Don’t Strive to be Famous, Strive to be Talented: Maisie Williams (Transcript)

Maisie Williams, an English actress, made her professional acting debut in 2011 as Arya Stark of Winterfell in the HBO world phenomenon Game of Thrones.

Here is the full text of Maisie Williams’ talk titled “Don’t strive to be famous, strive to be talented” at TEDxManchester conference. This event occurred on February 3, 2019.

 

Margaret Constance Williams – TEDx Talk TRANSCRIPT

Hi. I’m Maisie Williams.

And I’m kind of just waiting for someone to come on stage and tell me that there’s been some sort of miscommunication, and that I should probably leave. No? Damn it.

So, some of you may know me as an actress. Some of you may know me for my really average tweets. Oh, yeah.

And some of you may be finding out who I am for the first time right now. Hello.

Whether you knew me before or not, you’re probably wondering what I’m going to talk to you about today. And I would be lying if I said it didn’t take me one or two sleepless nights, trying to figure that out, too. At last, here I am.

Upon finding out the news that I would be giving a TEDx Talk, I did what I think most people do — and watched about 50 TED talks back-to-back, and read “Talk like TED” by Carmine Gallo for some inspiration.

Was I inspired? Yes and no.

Did it make me want to go out and change the world? Hell yeah.

Did it make me feel like a totally inadequate public speaker with absolutely no point to make, who was definitely in need of a big thesaurus if she wants to keep up? Indeed.

What could I possibly say that would have any impact? What point am I trying to make? And who the hell thought it was a good idea to give me a TEDx talk?

So here’s the part where I tell you what I know: I’m the youngest of four siblings.

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My parents divorced when I was four months old. I really was the icing on the cake of a terrible marriage. I have two step siblings who are younger than me and a half brother who’s older than all of us.

I grew up in a three-bedroom council house with four of my six siblings just outside of Bristol. I went to a very ordinary school. I got very ordinary grades. I wasn’t quite good enough to get a gold star, and I also wasn’t quite bad enough to be kept after school.

I walked that nice center line where if I kept my mouth shut in class, then I could probably get away with not being spoken to you by teachers for weeks on end. Everything about me was pretty damn ordinary, except for how I felt on the inside. I had big dreams. Shock!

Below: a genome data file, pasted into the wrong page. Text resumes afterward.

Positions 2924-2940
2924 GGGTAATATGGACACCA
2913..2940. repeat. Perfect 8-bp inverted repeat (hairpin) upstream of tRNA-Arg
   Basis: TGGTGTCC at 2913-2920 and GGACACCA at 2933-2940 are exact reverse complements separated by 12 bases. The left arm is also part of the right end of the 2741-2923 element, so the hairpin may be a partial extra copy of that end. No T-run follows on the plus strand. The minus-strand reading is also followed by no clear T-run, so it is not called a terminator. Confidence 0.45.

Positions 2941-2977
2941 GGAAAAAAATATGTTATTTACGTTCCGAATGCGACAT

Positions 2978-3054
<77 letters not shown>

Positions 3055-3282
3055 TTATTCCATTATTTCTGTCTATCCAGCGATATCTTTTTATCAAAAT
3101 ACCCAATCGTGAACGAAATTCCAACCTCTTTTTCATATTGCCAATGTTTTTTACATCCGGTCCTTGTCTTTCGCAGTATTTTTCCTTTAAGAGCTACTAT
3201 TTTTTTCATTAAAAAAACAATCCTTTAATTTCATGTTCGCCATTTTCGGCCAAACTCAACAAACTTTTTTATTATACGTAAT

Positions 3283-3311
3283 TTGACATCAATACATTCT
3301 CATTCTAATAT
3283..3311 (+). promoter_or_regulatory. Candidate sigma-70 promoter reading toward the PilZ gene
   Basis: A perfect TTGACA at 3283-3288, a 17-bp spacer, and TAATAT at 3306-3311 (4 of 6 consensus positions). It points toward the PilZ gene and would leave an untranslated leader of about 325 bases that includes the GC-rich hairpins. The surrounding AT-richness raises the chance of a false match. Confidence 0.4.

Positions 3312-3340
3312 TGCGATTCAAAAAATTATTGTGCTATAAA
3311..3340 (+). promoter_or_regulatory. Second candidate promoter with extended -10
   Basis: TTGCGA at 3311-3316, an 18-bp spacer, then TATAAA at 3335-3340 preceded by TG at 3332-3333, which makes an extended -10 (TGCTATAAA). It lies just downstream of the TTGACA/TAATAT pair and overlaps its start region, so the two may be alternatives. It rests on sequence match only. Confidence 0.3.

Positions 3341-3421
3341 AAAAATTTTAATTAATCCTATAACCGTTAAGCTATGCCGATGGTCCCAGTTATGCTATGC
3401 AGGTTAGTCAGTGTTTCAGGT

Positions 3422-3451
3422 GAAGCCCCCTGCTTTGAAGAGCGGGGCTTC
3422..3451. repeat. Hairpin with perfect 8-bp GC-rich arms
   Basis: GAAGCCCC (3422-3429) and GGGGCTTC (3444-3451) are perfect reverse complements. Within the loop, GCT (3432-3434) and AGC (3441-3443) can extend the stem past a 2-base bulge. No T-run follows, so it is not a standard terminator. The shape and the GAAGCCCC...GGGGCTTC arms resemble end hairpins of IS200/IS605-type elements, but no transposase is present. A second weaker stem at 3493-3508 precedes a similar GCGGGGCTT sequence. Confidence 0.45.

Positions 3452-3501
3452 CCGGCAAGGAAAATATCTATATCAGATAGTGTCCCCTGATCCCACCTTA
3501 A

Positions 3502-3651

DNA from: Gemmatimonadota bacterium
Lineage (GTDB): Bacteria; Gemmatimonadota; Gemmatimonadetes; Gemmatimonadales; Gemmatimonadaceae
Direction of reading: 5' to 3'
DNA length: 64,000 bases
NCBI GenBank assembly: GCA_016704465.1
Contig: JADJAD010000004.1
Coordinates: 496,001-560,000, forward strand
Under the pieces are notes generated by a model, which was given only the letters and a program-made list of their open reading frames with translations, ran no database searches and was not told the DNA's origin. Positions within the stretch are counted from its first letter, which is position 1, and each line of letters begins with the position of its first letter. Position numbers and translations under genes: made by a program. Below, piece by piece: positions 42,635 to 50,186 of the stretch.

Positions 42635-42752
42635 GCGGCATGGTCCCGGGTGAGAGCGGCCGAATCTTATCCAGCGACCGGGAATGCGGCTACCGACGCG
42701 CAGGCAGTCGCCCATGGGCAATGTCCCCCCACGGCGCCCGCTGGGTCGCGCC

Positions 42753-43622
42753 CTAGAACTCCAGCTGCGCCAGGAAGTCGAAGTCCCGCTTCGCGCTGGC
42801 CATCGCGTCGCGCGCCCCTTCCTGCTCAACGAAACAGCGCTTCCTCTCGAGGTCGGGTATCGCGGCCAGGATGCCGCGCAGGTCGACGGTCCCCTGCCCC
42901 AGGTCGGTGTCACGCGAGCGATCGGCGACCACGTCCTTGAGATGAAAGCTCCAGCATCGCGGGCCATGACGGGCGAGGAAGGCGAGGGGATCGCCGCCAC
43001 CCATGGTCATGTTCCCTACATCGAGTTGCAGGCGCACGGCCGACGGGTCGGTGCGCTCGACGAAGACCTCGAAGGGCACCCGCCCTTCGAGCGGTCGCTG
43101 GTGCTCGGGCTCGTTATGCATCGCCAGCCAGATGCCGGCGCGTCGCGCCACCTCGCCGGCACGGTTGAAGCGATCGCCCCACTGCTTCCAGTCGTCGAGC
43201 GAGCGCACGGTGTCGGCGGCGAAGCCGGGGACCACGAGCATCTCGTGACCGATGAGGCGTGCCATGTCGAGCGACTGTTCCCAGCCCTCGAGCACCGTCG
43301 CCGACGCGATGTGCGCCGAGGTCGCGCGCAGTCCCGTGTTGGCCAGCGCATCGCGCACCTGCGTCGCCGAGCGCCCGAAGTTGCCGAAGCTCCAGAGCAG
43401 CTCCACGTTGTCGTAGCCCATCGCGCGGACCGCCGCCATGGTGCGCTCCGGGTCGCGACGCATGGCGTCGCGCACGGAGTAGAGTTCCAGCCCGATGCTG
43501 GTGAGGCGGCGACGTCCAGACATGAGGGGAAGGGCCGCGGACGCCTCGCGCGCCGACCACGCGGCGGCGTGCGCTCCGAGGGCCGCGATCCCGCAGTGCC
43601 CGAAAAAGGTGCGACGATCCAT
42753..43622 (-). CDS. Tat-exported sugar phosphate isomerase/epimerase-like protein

From as young as I can remember, I have dreamed of becoming a professional dancer. There are certain memories from my childhood that I would really rather forget. But during those times of immense pain, I found myself instinctively walking over to my mother’s CD player, cranking up the volume to drown out the noise and letting my body move to the beat. It’s hard to describe how it felt.

I was harnessing emotions that I didn’t even really know the names of yet. I was summoning all of this energy and feeling it flow through my body and out of my fingertips. I was alone in my own head, and I felt the most alive.

I didn’t really know much about the big wide world then, but I knew that this feeling was addictive; and I was going to stop at nothing until I made it my profession.

At eight years old, I was enrolled in dance class. And by 10, I informed my mother that I didn’t want to go to school anymore. I wanted to be like Billy Elliot and go to stage school. This was the first opportunity or challenge I was presented with.

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Even as young as 10, I was willing to give up all of my friends and go away to board at a private school, away from my siblings, away from my mom. She would repeatedly ask me, “Are you sure this is what you want?” And to me, it was a no-brainer. I didn’t just want this; I needed it.

My grubby knees and crooked teeth were not on the list of requirements for becoming a professional dancer. And when I look back now, both myself and my mother looked severely out of place. But at the time, I was just too young and naive to feel inadequate. I didn’t care.

If Billy Elliot could do it, so could I. Once my audition was done, I returned home for two weeks of staring out the window, waiting for the postman, waiting for my ticket out of my sleepy village and into a world of jazz hands and dorm rooms.

It was good news followed by bad news: I had got in, but the fees to attend a school like this were not cheap. And despite my best efforts, I had not received any government funding.

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